Welders cut, shape and join sections of metal plate and pipes in a wide range of industries. These include construction and engineering, transport, aerospace, and offshore oil and gas. They also carry out repairs on manufacturing equipment and machinery.
If you want to put your practical skills to good use and can work accurately, this could be an ideal career for you.
In this job you will need to understand technical plans and have good maths skills for working out measurements.
You may be able to get into welding through an Apprenticeship. Another option would be to take a welding course at college before applying for a job as a trainee welder.
As a welder, you would:
• select and lay out materials to be cut or joined
• follow engineering instructions and drawings
• use the most suitable welding method for the job
• inspect and test cuts and joins, using precision measuring instruments, such as a micrometer
• operate semi-automatic spot-welding equipment (often found on high volume production lines like car manufacturing).
As well as working with metals and alloys, you may also cut and join composite materials, such as plastics, using specialist welding methods.
Common types of welding include oxyacetylene, MIG (metal inert gas), MMA (manual metal arc), TIG (tungsten inert gas), laser and ultrasonic.
Welding knowledge and skills can be used in many industries. Examples include civil engineering, engineering construction, agricultural engineering, power, shipbuilding and repair, renewable energy, and oil and gas. You may also have the opportunity to work abroad on overseas construction projects.
Your promotion options include becoming a foreman/forewoman and shift supervisor, or fabrication workshop manager. With experience, you may have the option to work in welding inspection, quality control and non-destructive testing.
A common way into this career is through an Apprenticeship in engineering. To get on to a scheme in subjects like maths, engineering, ICT, English or science. The range of Apprenticeships available in your area will depend on the local jobs market and the types of skills employers need from their workers. To find out more, visit the Apprenticeships website.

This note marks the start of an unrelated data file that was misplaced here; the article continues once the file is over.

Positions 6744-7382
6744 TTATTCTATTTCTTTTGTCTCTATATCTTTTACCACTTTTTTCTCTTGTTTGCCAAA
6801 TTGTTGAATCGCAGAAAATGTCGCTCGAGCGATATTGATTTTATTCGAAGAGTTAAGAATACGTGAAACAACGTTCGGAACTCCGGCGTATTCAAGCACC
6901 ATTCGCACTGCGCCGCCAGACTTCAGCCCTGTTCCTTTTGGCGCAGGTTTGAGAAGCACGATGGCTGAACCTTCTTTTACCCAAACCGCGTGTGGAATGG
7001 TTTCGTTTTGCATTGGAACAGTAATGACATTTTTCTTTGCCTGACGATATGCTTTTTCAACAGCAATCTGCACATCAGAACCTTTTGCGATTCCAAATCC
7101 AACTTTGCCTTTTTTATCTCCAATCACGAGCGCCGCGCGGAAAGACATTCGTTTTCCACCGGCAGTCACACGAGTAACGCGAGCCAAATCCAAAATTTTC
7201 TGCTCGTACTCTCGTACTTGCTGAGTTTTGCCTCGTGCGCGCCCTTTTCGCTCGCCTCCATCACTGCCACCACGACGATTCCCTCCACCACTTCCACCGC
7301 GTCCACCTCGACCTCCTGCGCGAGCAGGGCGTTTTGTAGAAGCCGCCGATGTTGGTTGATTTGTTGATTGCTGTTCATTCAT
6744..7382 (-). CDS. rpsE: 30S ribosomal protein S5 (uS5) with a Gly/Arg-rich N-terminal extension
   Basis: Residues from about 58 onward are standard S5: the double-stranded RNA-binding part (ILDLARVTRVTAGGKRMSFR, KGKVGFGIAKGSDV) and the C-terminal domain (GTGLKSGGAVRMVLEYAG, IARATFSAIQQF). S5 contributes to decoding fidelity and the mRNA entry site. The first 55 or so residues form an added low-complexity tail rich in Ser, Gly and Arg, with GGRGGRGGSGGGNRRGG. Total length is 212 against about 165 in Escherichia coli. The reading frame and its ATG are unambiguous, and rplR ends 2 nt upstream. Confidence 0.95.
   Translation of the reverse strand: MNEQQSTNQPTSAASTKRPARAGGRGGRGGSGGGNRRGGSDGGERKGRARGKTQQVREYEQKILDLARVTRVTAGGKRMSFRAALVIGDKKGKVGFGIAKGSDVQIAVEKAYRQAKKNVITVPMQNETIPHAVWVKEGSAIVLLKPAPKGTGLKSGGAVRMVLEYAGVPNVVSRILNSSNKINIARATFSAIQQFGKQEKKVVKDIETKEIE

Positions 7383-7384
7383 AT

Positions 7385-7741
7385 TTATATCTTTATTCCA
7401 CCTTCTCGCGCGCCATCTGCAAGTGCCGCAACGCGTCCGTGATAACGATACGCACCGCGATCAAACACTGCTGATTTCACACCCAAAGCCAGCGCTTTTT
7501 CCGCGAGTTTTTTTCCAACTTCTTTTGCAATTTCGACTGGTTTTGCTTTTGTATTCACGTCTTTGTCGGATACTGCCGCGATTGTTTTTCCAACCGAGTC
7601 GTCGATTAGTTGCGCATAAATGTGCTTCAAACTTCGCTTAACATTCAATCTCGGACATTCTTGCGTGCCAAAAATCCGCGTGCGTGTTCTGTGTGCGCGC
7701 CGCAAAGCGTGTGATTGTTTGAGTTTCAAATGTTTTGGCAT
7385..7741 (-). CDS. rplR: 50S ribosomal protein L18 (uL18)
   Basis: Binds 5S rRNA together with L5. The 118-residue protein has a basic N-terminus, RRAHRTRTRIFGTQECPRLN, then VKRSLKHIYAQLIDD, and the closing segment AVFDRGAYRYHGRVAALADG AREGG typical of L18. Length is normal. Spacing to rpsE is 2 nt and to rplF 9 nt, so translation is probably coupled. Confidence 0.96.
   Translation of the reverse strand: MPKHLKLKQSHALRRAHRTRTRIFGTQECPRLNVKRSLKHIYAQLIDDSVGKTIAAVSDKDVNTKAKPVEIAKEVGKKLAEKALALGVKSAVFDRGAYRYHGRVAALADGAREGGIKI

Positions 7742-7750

Another option is to take a welding qualification, which would give you some of the skills needed for the job. Relevant courses include:
For more general information about engineering as a career, see the Tomorrow's Engineers website.
• Tomorrow's Engineers
Training and development
Most of your training would be work-based and cover areas such as reading technical drawings, using the right tools and materials for the job, and training in the welding methods relevant to the industry you are working in. You could study for one of several work-based qualifications, such as:
• Diploma in Fabrication and Welding Engineering
• Diploma in Performing Engineering Operations
• Diploma in Engineering Technology
• Diploma in High Integrity Welding.
Depending on your level of training and experience, you would be classed as a semi-skilled or skilled welder.
Starting salaries can be between Rs 16,000 and Rs 22,000 a month. With experience, this can rise to between Rs 30,000 and Rs 43,000. Experienced specialist welders can earn up to Rs 50,000 or more a month.
Shiftwork and overtime may increase these amounts. Offshore welding jobs on rigs and power installations also tend to pay higher wages on average.